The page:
PRIME Minister Datuk Seri Najib Tun Razak said that locals should be paid attractive and reasonable wages to draw them into the labour market and thus reduce our dependence on foreign workers: “Be fair to local workers, employers told,” (The Star, March 26).
This statement echoes the sentiments expressed by the various NGOs, labour unions and almost any common man.
So, it looks like the Prime Minister is listening to the people.
But ensuring that reasonable wages are paid takes a lot of political will and, perhaps, only the law can achieve the desired result.
The rising cost and standard of living, coupled with the demands of present-day lifestyle, make it almost impossible for locals to sustain themselves and their families on wages that seem to crawl far behind the actual rise in the cost of living.
The reality of the situation was well illustrated in the article “All about survival” (The Star, March 23).
Almost always, it is argued that the easy availability of foreign workers causes an overall depression in wages.
Even those workers covered by collective agreements seem to lose their bargaining power for higher wages as their jobs can be easily outsourced or given to contractors who can hire foreign workers at cheaper rates.
It has been reported that even large companies pay local workers wages as low as RM400 a month. Therefore, it would be almost impossible to persuade the employers or rely on the response of the market forces to voluntarily increase the wages to match even the maid’s salary.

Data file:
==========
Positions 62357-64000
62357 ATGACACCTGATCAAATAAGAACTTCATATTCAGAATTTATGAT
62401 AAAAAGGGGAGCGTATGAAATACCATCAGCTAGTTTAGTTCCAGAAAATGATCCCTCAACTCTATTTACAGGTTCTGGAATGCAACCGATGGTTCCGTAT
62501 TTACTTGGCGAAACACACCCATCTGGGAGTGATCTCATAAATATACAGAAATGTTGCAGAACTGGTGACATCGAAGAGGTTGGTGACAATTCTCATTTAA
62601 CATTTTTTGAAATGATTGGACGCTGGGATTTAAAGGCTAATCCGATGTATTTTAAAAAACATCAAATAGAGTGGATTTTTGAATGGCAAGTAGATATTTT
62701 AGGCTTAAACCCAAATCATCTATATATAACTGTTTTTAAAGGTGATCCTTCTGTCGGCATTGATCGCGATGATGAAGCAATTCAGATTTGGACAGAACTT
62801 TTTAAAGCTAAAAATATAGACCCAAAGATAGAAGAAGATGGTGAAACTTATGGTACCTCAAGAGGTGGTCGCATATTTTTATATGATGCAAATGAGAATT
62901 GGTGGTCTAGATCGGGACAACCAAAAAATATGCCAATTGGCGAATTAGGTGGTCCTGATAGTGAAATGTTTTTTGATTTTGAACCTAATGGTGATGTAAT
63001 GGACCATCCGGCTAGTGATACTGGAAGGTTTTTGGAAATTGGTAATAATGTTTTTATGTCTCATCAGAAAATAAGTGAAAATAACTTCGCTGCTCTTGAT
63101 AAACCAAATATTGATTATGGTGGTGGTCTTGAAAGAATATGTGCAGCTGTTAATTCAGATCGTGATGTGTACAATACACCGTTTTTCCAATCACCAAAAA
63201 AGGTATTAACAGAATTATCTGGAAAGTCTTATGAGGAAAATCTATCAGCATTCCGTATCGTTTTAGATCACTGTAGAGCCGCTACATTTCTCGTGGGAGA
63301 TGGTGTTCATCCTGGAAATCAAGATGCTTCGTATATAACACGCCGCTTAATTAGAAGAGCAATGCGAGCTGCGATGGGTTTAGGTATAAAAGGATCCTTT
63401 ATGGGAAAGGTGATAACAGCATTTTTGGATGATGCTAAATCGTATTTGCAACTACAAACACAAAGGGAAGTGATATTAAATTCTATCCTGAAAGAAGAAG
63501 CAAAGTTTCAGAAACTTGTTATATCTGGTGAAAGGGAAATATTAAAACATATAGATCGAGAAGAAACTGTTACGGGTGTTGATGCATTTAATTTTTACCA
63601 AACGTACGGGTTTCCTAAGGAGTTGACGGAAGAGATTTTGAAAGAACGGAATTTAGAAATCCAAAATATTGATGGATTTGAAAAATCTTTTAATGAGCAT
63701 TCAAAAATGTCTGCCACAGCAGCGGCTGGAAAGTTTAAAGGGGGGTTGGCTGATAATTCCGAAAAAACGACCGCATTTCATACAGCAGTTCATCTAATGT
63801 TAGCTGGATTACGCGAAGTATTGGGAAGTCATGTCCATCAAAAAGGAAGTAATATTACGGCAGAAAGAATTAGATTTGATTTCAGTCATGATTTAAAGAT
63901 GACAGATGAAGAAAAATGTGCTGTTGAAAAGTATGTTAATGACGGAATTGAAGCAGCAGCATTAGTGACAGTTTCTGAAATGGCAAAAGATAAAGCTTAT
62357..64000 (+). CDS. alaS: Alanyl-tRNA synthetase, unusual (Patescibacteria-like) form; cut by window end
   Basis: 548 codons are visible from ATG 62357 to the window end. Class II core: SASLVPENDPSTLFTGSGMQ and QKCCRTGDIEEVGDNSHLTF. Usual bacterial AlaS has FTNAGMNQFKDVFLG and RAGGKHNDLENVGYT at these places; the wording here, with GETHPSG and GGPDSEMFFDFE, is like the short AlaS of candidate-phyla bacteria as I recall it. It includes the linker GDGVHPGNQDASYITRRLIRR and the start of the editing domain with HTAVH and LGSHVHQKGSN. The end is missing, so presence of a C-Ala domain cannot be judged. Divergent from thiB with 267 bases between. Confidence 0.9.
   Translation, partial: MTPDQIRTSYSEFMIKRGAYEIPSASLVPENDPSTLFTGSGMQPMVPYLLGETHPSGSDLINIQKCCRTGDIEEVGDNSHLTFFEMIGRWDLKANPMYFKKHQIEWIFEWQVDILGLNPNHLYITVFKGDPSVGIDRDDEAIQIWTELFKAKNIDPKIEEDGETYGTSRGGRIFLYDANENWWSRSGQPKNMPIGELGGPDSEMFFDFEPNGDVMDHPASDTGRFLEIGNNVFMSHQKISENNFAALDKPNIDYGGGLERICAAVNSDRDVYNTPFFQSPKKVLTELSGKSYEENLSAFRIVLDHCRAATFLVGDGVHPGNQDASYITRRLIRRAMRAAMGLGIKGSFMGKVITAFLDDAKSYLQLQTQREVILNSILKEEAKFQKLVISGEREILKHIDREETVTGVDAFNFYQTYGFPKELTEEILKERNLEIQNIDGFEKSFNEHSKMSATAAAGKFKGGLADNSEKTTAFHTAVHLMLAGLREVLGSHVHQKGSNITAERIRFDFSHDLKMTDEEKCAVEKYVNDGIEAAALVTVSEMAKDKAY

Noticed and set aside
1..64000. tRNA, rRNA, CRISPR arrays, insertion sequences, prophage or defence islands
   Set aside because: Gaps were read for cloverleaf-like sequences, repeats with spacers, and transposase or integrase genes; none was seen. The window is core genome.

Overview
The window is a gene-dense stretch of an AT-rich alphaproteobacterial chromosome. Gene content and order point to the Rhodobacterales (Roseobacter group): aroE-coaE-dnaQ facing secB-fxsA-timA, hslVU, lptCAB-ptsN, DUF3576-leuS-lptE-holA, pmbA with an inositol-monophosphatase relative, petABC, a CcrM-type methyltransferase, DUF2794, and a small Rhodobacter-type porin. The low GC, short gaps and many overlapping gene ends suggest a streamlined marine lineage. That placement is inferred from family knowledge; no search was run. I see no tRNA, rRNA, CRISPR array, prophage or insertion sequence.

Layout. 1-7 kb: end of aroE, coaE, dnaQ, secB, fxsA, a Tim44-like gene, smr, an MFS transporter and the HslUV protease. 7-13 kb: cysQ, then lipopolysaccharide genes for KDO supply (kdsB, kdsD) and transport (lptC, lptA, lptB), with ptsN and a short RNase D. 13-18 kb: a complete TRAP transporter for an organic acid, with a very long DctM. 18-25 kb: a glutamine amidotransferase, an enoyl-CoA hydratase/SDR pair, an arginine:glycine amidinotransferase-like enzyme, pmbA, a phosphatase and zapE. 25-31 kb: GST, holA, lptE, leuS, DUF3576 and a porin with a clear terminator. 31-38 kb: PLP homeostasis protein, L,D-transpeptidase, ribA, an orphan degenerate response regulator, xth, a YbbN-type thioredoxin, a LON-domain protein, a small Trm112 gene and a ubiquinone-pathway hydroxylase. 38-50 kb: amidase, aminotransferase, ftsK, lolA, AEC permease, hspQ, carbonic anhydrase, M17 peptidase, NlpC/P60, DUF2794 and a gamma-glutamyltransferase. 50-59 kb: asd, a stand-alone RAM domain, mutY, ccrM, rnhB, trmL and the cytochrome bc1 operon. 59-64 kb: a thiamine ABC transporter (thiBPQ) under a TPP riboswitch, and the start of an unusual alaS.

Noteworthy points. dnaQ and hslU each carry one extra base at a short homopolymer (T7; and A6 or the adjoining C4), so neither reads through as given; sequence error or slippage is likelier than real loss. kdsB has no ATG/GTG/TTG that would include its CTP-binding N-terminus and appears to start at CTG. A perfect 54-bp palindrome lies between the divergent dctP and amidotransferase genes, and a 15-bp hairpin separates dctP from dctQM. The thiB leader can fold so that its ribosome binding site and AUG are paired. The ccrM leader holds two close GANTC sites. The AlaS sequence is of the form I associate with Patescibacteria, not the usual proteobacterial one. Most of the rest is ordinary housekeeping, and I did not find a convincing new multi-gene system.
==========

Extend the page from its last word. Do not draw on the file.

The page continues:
Local workers are certainly not going to be happy if the value of their jobs is always below a level that is perceived to be in a low range.
We often hear of comparisons being made with foreign maids who come with an assurance of RM750 for Filipinas and RM650 for Indonesians as their governments ensure that a minimum wage is paid to them.
Ironically, there is no minimum wage for our local maids or for most of the other workers in the country.
We are in a situation where we guarantee that foreign workers are given equal protection of the employment laws in accordance with international requirements.
However, the same principle of equal protection is not extended to cover the issue of minimum pay for all workers but is selectively applied to maids only.
The answer probably lies with a national minimum wage which would be the floor-level upon which to set decent and reasonable payment for workers.